Fundraising disclosures for the fourth quarter of 2019 are due on January 31. Those FEC reports should indicate which, if any, candidate(s) will have the funds to force and make a runoff with Coleman.

Sean Ross is the editor of Yellowhammer News. You can follow him on Twitter @sean_yhn

Bryant Museum to reopen in time for football season

Just in time for the University of Alabama football season, the Paul W. Bryant Museum is reopening to visitors.

The museum, which closed in mid-March due to the coronavirus, is now Thursday through Sunday from 9 a.m. to 4 p.m.


“The Bryant Museum staff is excited to reopen, and we invite all Alabama fans to join us as we get ready for another season of Crimson Tide football,” said Ken Gaddy, director of the Paul W. Bryant Museum. “With safety being our first concern, we are limiting the number of days we will be open and using a timed ticket system to limit the number of visitors in the exhibit hall.”

A limited number of tickets will be sold every 30 minutes to ensure capacity in the exhibit hall remains at a safe amount. Visitors must secure their tickets online before arriving at the museum. Visitors will also be required to wear face coverings and practice social distancing while inside the museum.

(Courtesy of Alabama NewsCenter)

2 hours ago

Alabama surge needed in 2020 Census participation

It’s the final week of the 2020 Census, and Alabama is counting on every household to submit its survey by Sept. 30. This quick, easy questionnaire collects information that determines Alabama’s federal representation in the U.S. Congress and funding levels for the next decade.


Help shape Alabama’s bottom line by completing the 2020 Census in one of three ways:

  1. Online at my2020census.gov.
  2. By phone at 1-844-330-2020.
  3. By traditional paper form you received in the mail.

Any information given in the 2020 Census is strictly protected by federal law.

A reduction in Alabama’s census could have adverse impacts to federally funded public service programs that affect every single resident.

According to the U.S. Census Bureau, lawmakers, business owners and other entities will use 2020 Census data to make critical decisions. The results will show where communities need new schools, clinics, roads and more services for families, older adults and children. The results will also inform how hundreds of billions of dollars in federal funding are allocated to more than 100 programs, including Medicaid, Head Start, block grants for community mental health services, and the Supplemental Nutrition Assistance Program, also known as SNAP.

For information on the 2020 Census, get the facts here.

View the 2020 Census questions and learn why they are asked.

Visit Privacy and Security to read about how the U.S. Census Bureau protects your household information.

(Courtesy of Alabama NewsCenter)

4 hours ago

Racers coming to Alabama for world’s longest annual paddle race

Paddlers from across the United States will be racing each other down 650 miles of Alabama’s scenic rivers later this month in the Great Alabama 650, the world’s longest annual paddle race.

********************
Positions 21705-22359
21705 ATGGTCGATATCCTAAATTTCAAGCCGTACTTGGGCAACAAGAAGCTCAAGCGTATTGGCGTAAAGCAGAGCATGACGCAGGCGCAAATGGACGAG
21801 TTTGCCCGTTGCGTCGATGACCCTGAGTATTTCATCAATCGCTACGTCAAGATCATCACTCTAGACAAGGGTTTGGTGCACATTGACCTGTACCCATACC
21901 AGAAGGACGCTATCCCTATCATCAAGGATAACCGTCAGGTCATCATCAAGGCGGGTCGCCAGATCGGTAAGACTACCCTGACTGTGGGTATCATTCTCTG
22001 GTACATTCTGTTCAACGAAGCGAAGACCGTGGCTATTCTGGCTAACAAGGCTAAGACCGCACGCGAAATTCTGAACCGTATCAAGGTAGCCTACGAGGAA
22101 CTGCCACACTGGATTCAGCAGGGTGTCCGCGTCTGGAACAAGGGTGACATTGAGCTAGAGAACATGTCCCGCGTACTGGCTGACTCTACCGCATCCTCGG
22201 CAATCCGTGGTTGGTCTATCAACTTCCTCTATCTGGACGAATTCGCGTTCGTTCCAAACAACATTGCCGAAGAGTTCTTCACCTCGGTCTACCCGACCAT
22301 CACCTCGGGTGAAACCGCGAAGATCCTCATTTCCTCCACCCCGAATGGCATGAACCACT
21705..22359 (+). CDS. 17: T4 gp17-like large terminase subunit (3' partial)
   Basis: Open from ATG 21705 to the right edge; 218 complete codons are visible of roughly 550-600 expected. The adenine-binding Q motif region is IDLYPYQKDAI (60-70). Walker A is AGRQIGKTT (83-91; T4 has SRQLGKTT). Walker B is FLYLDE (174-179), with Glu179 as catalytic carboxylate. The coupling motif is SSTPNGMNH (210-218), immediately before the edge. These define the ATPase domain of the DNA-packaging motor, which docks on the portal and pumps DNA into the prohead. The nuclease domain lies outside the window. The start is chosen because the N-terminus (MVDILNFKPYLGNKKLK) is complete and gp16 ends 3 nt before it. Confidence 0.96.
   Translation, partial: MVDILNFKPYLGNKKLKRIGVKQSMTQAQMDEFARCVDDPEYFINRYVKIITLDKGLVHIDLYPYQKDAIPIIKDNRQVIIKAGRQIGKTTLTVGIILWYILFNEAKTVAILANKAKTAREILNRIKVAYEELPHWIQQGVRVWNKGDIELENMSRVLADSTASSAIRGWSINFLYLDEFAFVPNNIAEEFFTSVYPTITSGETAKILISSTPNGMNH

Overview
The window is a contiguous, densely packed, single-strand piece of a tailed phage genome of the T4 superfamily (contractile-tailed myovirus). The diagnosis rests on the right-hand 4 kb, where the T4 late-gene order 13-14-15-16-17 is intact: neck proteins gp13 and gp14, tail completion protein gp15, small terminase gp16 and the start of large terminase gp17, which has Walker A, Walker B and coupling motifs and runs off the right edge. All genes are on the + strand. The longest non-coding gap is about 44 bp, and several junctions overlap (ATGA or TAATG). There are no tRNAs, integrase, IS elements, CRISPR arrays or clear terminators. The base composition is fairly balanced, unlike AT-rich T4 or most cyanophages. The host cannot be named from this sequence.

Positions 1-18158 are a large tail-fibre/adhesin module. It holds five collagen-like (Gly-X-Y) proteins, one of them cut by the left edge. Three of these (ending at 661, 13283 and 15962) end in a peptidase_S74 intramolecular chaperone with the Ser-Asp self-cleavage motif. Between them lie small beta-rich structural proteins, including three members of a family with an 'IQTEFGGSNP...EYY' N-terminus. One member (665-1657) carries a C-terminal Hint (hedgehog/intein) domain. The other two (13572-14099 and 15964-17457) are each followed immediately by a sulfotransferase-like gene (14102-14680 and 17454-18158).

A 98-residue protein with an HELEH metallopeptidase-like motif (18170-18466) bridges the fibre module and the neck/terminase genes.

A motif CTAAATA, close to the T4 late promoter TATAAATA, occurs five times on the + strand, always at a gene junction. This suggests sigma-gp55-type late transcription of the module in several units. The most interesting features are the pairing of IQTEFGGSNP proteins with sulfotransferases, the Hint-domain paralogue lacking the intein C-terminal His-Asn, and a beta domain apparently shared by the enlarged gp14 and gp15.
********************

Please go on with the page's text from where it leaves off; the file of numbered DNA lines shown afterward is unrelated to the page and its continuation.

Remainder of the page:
The second annual Great Alabama 650 begins Sept. 26 on Weiss Lake in Centre. Racers will have 10 days to reach Fort Morgan in Mobile Bay via the core section of the Alabama Scenic River Trail, the longest river trail in a single state. Laura Gaddy, communications director of the trail, said this year’s race will be different.


“In 2019, racers with a wide range of skill level and paddling experience competed in the Great Alabama 650, but just three boats made it to the finish line,” Gaddy said. “Even advanced paddlers had to drop out of the race before finishing, underscoring that this race is best suited for paddlers with a proven record. Therefore, this year we limited registration to paddlers who have competed in previous races. As a result, this year’s class of entrants is even more competitive than the inaugural class.”

Paddlers compete in nation’s longest state river trail from Alabama NewsCenter on Vimeo.

The field features 16 racers, including 2019 overall winner Bobby Johnson, as well as female solo winner Sallie O’Donnell and Alabama native Ryan Gillikin. Johnson covered more than 85 miles per day to finish the race in seven days, 8 hours, 1 minute and 55 seconds.

“Several of our racers have not only completed some of the toughest paddle races in the world, they have won them,” Gaddy said. “Some are or have been professional paddlers. Others have represented the United States in paddling competitions abroad.”

Alabama’s diverse habitats are on full display during the race as competitors experience rushing whitewater, ambling river delta and everything in between. The course includes portages around several Alabama Power dams.

“The Great Alabama 650 elevates our state to the international stage and points to the 600-plus-mile Alabama Scenic River Trail as one of the premiere paddle destinations in the United States,” Gaddy said. “Even the most competitive athletes can be encumbered by the unpredictable challenges presented by the natural world. This is a race to watch.”